Stress induces hormonal changes, increases blood pressure (BP) and heart rate (HR), decreases immune function, and increases gastrointestinal distress. Physiological and psychological responses to stress differ between individuals and are affected by gender, exercise, eating and sleep habits, caffeine use, and relationship status. This study assessed how goal setting behavior affects the cardiovascular responses to stress. We investigated the BP and HR responses of 38 first-year medical students to scheduled examinations in the medical physiology course. We employed a survey assessing individual academic goals and whether goal-oriented aspirations altered the cardiovascular responses to stress. In addition, the survey qualitatively assessed several social habits of the participants which have been suggested as influential in stress responses. Exam stress increased (p<.05) the systolic BP (2.2±0.8mmHg), mean arterial pressure (4.0±1.3mmHg), and HR (8.0±1.4bpm) compared to non-exam days. The change in diastolic BP (1.4±0.8mmHg) was not significant (p>.05). The greatest increase in exam day HR occurred in those students who self-reported wanting to achieve Honors (H) (8.2bpm). In conclusion, this study shows that even in healthy, young adults, goal setting behavior augments acute stress levels as measured by the cardiovascular markers of heart rate and blood pressure.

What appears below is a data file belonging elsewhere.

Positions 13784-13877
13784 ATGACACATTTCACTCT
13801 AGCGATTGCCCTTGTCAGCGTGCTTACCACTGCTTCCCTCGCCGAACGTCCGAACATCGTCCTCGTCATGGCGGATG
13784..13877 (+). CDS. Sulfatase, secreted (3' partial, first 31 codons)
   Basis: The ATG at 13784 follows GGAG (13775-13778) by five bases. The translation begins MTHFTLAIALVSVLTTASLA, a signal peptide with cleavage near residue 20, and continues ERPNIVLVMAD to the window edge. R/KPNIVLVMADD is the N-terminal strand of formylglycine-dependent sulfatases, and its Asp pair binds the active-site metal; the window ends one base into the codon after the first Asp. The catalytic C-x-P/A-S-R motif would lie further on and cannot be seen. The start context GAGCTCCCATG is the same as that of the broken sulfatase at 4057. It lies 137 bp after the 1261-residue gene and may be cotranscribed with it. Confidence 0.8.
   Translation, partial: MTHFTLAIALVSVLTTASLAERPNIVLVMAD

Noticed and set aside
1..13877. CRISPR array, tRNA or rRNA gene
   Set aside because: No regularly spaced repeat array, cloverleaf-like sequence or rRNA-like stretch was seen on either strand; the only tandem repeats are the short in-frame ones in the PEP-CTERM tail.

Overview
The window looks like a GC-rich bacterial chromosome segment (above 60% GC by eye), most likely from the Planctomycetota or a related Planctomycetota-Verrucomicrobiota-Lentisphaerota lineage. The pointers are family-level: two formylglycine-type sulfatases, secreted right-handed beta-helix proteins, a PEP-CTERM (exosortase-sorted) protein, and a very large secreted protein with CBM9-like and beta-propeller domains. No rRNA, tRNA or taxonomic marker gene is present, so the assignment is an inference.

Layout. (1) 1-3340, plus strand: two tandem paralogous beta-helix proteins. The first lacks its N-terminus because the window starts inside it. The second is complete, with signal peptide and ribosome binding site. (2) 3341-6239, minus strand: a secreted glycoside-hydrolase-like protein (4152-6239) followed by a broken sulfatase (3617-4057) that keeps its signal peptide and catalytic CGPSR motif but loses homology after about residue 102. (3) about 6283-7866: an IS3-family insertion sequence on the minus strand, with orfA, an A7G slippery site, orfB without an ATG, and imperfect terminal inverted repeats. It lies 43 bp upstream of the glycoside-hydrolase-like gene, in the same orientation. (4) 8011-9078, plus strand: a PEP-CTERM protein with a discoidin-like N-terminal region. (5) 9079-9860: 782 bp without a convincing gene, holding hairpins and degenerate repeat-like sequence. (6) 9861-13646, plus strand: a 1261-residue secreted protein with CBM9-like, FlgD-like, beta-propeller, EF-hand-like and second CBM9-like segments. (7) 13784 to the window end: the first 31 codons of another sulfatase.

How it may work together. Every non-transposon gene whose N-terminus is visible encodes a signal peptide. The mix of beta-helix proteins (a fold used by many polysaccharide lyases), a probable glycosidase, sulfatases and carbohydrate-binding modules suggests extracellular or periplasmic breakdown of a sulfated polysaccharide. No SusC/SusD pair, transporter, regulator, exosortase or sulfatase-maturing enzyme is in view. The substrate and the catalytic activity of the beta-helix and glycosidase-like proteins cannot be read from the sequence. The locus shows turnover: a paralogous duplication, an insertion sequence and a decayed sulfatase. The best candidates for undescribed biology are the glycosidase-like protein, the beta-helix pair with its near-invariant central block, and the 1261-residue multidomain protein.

|Original language||English (US)|
|Journal||Journal of Investigative Medicine|
|State||Published - Feb 1999|
ASJC Scopus subject areas
- Biochemistry, Genetics and Molecular Biology(all)